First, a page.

This article appeared online at TheNewAmerican.com on Wednesday, July 22, 2020:
In the case that won’t go away, the Department of Justice has now weighed in on the side of General Michael Flynn’s attorney, Sydney Powell, rejecting the district judge’s call for a hearing by the entire Circuit Court of Appeals.
Powell said that District Court Judge Emmet Sullivan has “hijacked” the case against Flynn in order to continue prosecution of the former Trump national security advisor:
The district court [Judge Emmet Sullivan’s court] has hijacked and extended prosecution for almost three months for its own purposes.… This Court should deny rehearing and issue [the demand that Sullivan dismiss the government’s case against Flynn] with prejudice [so that Sullivan cannot refile] instanter [immediately]….
No federal court has countenanced rehearing of an [order to dismiss] on petition by a district judge.
Judge Sullivan has no cognizable interest in the case. Rehearing should be denied because the [three-judge] panel properly applied the long-standing use of [a demand to dismiss] to which General Flynn is clearly entitled….
Rehearing is not warranted … because there is no conflict with any decision.
She likened Sullivan’s outlandish request to a baseball game where the umpires get to play in order to sway its outcome: “In lay terms, umpires don’t get to swing bats or run bases; they suffer no harm when one team wins and the other loses…. The umpire cannot force the teams to play extra innings after the game is over. He, the players, and the spectators need to go home and turn off the floodlights.”
So said the DOJ on Monday:
In this case, the panel followed established precedent from this Court and the Supreme Court to stop an intrusive process that would usurp the core executive power to decide whether to continue a prosecution.
Both this and another circuit have granted mandamus in similar circumstances.… No case or controversy exists between the actual parties — the government and the defendant — and that any continuation of the criminal proceedings would transform them into a judicial, rather than executive, prosecution.
As far as the government is aware, only one district judge has ever before filed a petition for rehearing en banc in a mandamus case, and that petition was denied.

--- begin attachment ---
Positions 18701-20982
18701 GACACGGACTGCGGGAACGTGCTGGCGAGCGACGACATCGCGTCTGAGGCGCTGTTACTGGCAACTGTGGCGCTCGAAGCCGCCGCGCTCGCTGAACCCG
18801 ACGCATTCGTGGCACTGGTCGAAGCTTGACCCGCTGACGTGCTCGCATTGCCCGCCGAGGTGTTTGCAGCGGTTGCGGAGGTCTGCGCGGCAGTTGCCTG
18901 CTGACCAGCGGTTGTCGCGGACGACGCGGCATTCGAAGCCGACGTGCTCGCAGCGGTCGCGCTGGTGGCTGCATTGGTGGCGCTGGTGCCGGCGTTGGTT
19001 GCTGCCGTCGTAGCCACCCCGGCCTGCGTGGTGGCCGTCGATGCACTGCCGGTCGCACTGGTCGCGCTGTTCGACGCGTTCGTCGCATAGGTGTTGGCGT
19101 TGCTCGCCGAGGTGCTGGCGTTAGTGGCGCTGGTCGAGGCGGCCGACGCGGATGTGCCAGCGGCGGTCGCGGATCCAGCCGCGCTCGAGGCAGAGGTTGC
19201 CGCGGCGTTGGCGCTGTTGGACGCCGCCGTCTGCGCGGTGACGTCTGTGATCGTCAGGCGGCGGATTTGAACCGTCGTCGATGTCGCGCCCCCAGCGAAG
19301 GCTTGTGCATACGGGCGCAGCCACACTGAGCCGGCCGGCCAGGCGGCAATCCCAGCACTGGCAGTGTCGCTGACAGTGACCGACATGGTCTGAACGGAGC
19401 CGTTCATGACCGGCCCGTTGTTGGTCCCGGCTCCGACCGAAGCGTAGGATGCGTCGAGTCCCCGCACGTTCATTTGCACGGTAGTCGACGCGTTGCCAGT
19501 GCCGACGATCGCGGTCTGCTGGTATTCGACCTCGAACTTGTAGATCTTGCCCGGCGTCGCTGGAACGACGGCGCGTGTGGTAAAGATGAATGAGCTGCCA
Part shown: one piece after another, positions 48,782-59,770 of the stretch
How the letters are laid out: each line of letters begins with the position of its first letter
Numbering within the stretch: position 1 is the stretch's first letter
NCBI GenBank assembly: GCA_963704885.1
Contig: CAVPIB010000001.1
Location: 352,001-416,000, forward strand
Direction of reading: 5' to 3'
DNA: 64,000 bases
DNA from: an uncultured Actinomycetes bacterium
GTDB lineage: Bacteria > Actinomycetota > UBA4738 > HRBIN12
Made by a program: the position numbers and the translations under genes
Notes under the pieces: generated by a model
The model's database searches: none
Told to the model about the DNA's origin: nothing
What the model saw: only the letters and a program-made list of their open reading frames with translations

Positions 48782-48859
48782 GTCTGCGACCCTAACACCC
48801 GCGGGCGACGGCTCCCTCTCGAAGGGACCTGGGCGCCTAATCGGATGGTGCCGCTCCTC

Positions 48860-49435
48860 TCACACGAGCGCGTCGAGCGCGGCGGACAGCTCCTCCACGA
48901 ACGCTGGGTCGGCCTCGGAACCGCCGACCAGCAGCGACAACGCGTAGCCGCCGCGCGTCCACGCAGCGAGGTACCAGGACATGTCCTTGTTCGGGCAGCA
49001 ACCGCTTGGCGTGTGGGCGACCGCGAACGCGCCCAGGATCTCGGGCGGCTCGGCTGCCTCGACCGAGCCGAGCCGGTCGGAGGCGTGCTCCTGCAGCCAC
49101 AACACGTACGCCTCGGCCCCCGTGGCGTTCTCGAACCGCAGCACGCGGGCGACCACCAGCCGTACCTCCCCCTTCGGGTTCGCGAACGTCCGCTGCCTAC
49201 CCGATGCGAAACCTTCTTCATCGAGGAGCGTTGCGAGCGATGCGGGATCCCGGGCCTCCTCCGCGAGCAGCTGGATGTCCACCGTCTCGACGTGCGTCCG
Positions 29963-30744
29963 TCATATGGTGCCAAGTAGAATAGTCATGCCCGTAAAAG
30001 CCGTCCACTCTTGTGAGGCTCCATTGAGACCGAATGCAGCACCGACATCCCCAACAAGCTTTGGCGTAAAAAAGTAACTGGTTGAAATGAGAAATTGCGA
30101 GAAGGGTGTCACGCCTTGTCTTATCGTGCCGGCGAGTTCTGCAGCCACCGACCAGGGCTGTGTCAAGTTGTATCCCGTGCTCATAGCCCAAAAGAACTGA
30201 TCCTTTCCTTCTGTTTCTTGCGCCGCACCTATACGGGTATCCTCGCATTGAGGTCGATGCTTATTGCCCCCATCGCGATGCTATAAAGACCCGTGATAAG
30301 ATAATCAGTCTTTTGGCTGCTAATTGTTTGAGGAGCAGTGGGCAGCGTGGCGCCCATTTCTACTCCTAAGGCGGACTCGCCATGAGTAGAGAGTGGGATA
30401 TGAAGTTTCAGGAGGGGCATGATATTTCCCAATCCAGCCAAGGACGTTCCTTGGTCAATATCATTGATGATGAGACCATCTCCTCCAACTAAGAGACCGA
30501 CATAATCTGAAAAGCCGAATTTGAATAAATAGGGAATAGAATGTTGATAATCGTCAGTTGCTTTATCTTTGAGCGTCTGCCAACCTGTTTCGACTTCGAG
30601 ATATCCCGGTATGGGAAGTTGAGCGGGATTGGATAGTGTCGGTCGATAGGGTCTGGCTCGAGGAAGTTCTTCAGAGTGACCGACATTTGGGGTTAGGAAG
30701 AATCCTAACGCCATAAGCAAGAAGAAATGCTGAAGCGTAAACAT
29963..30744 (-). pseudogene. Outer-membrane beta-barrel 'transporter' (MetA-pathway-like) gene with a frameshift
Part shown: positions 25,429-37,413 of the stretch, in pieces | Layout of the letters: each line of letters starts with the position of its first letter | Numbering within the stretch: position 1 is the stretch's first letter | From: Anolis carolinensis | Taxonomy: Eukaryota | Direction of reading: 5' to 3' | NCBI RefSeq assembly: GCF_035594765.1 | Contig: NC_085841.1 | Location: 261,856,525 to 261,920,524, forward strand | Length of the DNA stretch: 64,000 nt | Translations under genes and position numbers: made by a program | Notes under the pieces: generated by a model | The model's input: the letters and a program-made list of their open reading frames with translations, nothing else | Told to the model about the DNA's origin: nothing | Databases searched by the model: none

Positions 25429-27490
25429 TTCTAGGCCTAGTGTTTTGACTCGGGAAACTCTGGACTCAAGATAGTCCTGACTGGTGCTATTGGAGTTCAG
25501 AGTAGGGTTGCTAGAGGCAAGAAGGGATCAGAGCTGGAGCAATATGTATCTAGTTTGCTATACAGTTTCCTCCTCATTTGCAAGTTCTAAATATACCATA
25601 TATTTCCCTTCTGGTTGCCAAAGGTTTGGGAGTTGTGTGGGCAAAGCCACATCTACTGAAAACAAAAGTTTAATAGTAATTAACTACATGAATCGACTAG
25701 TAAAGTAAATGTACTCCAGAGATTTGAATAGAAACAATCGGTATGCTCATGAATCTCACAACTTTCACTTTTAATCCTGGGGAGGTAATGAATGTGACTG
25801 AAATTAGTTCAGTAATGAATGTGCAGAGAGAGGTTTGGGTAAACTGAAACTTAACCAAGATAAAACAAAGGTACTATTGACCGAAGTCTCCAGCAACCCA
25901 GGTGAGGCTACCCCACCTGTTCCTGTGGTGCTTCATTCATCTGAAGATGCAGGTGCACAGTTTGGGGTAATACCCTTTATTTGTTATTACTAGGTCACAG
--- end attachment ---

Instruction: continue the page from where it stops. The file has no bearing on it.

This Court should follow the same course here.
The DOJ raised an issue that Powell only briefly touched on: Does Judge Sullivan have a personal interest in this case against Flynn that the government wants to dismiss? She wrote, “His actions smack of vindictive animus against General Flynn.” The DOJ gave full voice to that possibility:
A district court may deny an unopposed motion to dismiss [just like the one Powell filed earlier this month], if at all, only in an extraordinary case where the prosecutor “accepts a bribe” or otherwise appears to be acting without “the approval of the Justice Department.”
There is no evidence whatsoever that Flynn or his attorney Powell tried to bribe the DOJ to dismiss its case against him. In fact, it was with “the approval of the Justice Department” that the case against Flynn be dropped.
But what if Sullivan himself has been bribed? What if he has been blackmailed by parties interested in seeing Flynn’s hide nailed to the wall in order to damage the president?
As the DOJ suggested, “The parties and now a panel of this Court agree that this case should come to an end. Yet the district judge, first through his contemplation of extended and intrusive proceedings on the government’s motion to dismiss and now through his petition for rehearing en banc, insists on keeping the litigation going.”
Why would he? After all, said the DOJ, “A judge does not have — and under the Due Process Clause, cannot have — such a stake.”
The next move is up to the Circuit Court of Appeals for the District of Columbia. It can uphold the three-judge panel’s previous ruling demanding that Sullivan dismiss. Or it can move for a “en banc” rehearing of the matter which, as The New American (and others) have suggested, would likely continue the case right up to November 3.